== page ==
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County firm rolls out new plane for military

August 13, 1997

By KERRY LYNN FRALEY

Staff Writer

It started out as a standard four-engine, 55-seat commuter plane.

Now, thanks to the efforts of Washington County workers, the innocent-looking de Havilland DHC-7 aircraft is an important military intelligence tool bound for action in Korea, officials said.

Those workers and their families were among the hundreds of people watching Wednesday as California Microwave Inc. officials turned over the customized surveillance plane to U.S. Army officials at the company's Top Flight Airpark hangar.

The M-3 - third in a series of Airborne Reconnaissance Low (ARL) aircraft contracted from the company - is the first to complete modifications and flight tests at its Hagerstown facility, said Bill Weaver, senior director of California Microwave's ARL program.

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California Microwave began leasing its hangar and office space near Washington County Regional Airport in February 1996.

The earlier M-1 and M-2 aircraft were modified last summer at California Microwave's former Martin State Airport operation east of Baltimore, Weaver said.

All three aircraft are capable of monitoring communications and tracking movement the size of a person from 10,000 feet then transmitting information to the ground in real time, he said.

However, the M-3 has improved capabilities, including greater resolution and the ability to make photo-like images of what's being picked up on radar, Weaver said.

The fourth and fifth aircraft in the series - in the midst of their makeovers at the hangar - will include even more improvements, like color cameras instead of black-and-white, he said.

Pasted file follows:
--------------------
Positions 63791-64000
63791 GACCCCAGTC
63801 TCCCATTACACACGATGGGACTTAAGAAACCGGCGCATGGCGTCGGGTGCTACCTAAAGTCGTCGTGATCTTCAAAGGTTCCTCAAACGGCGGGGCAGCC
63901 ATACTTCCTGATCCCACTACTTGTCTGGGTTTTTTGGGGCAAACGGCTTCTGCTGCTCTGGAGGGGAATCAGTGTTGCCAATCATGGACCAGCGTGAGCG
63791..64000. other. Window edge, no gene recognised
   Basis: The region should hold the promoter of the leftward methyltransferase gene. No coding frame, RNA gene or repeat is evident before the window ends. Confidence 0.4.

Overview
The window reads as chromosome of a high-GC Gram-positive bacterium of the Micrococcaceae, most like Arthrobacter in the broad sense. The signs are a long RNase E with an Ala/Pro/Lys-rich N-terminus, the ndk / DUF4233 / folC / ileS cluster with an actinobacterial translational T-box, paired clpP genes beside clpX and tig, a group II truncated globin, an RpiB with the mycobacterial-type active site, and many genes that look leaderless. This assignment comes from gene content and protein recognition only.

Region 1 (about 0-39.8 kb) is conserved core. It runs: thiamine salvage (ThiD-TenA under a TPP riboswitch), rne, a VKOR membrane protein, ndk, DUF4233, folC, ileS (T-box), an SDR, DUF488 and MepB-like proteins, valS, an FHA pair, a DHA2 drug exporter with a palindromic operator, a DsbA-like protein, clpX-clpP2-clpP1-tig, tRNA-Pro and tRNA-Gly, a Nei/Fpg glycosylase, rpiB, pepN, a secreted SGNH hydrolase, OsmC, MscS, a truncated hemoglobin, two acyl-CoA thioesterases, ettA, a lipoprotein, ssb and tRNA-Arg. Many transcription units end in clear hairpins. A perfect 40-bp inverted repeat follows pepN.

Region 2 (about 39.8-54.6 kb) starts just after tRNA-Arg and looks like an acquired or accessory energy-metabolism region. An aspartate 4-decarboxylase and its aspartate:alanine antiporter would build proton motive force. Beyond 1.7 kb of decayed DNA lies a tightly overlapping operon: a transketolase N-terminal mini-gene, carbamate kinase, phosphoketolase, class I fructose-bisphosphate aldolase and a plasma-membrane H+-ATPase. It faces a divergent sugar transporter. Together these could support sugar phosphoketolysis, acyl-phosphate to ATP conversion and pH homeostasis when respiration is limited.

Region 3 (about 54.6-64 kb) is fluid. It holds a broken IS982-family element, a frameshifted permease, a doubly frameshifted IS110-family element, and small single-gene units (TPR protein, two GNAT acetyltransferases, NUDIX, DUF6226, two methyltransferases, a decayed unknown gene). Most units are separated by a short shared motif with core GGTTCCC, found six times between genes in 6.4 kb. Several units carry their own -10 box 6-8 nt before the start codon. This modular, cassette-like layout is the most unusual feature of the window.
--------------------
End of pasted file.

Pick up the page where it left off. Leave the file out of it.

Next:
The M-3 will join the M-1 and M-2 in Korea in October, said Lt. Col. Bruce Jette, project manager on the Army end.

The planes are used on a daily basis to monitor activity in the demilitarized zone between North Korea and South Korea, Jette said.

They've proven themselves a valuable asset in intelligence gathering, he said.

They work so much better than their predecessors in gathering tactical information that 13 analysts are needed on the ground now instead of just one previously, Jette said.

Full use of the aircraft's capabilities is still being explored, he said.

"The challenge is how creative we can be," Jette said. "Our soldiers are very creative."

U.S. Rep. Roscoe G. Bartlett, R-Md., commended California Microwave and its workers for helping boost national security while at the same time attesting to the high quality of the region's work force.

"You have made our advertisement of what business is like in Western Maryland a reality," Bartlett said.

California Microwave has plans to expand its Hagerstown operation into an adjacent building to accommodate C-130 aircraft and helicopter projects, Weaver said.

He said a mix of permanent and temporary workers will be hired for the jobs.

The company has about 100 workers in Hagerstown now, Weaver said.

Only 15 of them were moved from the company's Baltimore operation, he said.

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